I was seriously concerned that I would get more of the same in 'Armada' that I had 'Ready Player One'. I was sort've justified, but that doesn't mean that 'Armada' doesn't have a lot to offer.
Zack Lightman is obsessed with video games, particularly Armada, a game where one pilots fighter ships in space to defend Earth from an alien invasion. Unfortunately, its more than a game. Zack becomes aware of a conspiracy theory that stretches over decades that hints that video games, movies, novels, and other pop culture has been slowly conditioning humanity to accept and fight back against an authentic alien invasion. The primary recruitment tool for this resistance? Armada.
Much like 'Ready Player One', Cline leans heavily upon nostalgia and wish-fulfillment to round out his story about the somewhat troubled Lightman's experience as he is transformed from misfit high school student to one of the top pilots of Earth's defense. Zach has absorbed 80s pop culture from his obsessive perusal of his late father's game & tape collections, and quotes them often. The story is aware of its debt to previous works but that acknowledgement wasn't enough to keep me outside of the story. I felt immersed in 'Ready Player One', but that wasn't the case here.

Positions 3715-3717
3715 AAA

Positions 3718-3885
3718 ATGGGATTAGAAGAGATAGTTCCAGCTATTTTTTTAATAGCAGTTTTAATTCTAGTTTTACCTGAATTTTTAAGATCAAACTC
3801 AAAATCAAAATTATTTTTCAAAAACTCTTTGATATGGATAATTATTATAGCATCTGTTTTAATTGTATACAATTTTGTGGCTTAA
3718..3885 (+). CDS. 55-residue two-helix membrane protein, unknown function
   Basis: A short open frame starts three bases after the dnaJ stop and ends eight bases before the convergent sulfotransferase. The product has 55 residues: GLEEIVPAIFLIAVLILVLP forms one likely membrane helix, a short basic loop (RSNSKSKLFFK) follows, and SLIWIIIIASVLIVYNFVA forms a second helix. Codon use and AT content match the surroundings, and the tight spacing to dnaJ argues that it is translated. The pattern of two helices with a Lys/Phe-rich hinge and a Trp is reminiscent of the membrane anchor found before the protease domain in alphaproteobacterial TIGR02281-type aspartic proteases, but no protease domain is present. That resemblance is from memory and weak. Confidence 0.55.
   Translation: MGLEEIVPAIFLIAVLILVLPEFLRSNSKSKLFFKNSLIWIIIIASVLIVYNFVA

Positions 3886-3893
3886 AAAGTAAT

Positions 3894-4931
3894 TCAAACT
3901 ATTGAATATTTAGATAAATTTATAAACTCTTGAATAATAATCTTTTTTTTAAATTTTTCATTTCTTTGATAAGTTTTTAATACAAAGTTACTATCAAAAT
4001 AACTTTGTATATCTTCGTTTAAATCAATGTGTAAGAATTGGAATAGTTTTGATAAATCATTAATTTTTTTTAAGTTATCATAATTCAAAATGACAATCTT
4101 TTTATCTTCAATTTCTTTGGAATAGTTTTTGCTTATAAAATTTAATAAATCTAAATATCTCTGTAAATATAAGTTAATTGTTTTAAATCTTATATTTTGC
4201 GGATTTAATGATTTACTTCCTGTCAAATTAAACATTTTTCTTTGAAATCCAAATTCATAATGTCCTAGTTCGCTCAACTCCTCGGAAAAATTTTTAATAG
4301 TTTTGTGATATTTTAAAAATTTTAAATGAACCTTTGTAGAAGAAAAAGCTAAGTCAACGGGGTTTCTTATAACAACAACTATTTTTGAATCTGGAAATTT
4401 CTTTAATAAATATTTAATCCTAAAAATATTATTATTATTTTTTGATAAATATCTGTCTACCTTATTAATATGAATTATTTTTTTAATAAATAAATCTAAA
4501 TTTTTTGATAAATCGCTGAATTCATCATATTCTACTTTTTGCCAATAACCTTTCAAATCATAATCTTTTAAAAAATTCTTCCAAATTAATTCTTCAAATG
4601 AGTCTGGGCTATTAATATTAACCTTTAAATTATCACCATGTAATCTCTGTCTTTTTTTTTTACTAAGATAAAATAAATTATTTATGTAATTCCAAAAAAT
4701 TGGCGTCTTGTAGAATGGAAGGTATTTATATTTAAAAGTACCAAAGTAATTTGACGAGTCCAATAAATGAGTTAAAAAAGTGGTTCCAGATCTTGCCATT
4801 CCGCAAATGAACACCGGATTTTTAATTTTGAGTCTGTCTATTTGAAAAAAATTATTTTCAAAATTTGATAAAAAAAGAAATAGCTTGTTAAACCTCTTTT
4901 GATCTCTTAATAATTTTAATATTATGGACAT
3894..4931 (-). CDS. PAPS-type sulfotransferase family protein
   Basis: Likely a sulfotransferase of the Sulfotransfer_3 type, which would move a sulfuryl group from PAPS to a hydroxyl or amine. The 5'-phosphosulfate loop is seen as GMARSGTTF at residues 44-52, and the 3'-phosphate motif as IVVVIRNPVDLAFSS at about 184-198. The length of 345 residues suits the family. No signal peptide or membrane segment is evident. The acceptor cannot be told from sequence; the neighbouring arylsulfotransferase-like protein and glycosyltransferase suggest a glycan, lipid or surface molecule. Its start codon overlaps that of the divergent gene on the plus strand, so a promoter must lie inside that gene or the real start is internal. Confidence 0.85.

This was a solid pop sf novel, clear beginning, middle, and end, but it never got out of the shadow of its influences.